If you have completed the “Question” and “Bridge” steps, you have set yourself up for success at the “Close” step. However, here are a few more questions to ask to get your prospect to define their pains a little bit further:

  • “Have you thought about what will happen if the problem you described doesn’t change or get resolved?”
  • “How is this problem affecting you, your department, your job?”
  • “How is this affecting the company?”
  • “Is this costing you time? Is this costing you money? Is this costing you employees?”
  • “Can you give me an example?”

Now you have more valuable information and have positioned yourself to simply tell your story at this point, which is how you have solved those same pains in the past. Keep in mind, however, to make certain that your story speaks only to the issues that were raised and are important to your listener.

Now, “the Ask” – you’ve come this far, so don’t stop now. Your ask could be as simple as:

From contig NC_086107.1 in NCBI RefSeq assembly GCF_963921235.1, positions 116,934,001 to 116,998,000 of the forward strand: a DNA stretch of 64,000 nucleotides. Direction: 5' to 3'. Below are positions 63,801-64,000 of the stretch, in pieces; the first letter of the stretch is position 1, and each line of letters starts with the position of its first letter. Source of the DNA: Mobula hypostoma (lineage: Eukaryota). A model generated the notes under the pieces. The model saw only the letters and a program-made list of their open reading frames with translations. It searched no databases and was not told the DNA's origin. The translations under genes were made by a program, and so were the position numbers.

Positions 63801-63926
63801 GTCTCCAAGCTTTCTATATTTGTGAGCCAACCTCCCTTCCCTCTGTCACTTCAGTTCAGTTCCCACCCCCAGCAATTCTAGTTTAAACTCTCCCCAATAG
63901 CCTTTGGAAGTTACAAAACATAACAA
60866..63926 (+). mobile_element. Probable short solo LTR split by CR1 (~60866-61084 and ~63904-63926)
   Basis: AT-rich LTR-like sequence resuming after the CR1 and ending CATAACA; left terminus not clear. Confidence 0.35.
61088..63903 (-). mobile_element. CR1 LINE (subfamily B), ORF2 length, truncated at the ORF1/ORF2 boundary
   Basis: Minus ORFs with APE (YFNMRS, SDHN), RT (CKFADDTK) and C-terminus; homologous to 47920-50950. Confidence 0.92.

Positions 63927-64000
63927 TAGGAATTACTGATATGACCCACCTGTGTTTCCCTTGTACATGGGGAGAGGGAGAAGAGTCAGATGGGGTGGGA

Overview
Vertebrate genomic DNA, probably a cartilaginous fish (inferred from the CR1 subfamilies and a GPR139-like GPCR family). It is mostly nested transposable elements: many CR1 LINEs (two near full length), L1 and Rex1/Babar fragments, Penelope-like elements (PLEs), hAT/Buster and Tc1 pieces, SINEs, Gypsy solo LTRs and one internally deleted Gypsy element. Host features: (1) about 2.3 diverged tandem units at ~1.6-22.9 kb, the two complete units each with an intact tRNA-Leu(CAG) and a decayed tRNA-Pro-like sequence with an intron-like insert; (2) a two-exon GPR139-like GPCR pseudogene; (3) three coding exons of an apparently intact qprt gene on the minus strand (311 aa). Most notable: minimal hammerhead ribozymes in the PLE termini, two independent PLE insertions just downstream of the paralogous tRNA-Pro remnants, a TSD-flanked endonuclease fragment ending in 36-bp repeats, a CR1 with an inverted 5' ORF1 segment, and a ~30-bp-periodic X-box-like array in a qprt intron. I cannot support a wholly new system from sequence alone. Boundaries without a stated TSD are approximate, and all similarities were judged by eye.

• “I am intrigued by your challenges and excited about knowing I’ve solved these same issues for my clients in the past. I would love the opportunity to help you.”
  • “The issues we have discussed are definitely in my wheelhouse, and I welcome the opportunity to not only solve the problems we talked about today but also create a plan on how to avoid them from happening again.”
  • “I understand that you may not completely ‘own’ the issue or be the decision-maker to hire me. Will you introduce me to the stakeholders so I can give them the same information that I gave you? It would be awesome to make you the problem-solver for this long-standing issue!”

“Asking Before They Are Ready”

It goes without saying that sometimes, it’s just not the right time. The conversation did not lend itself to your pulling useful information from your prospect that you can act upon or use to provide past success stories. That’s okay, because maybe your “close” at this point is just to get another meeting. This is another “gut check,” but also the moment to ask yourself if you’ve been able to complete the Question and the Bridge successfully. You may just need to allow yourself more “discovery” time and ask for another meeting or offer to look into an updated regulation or recent case law, or provide a helpful policy document.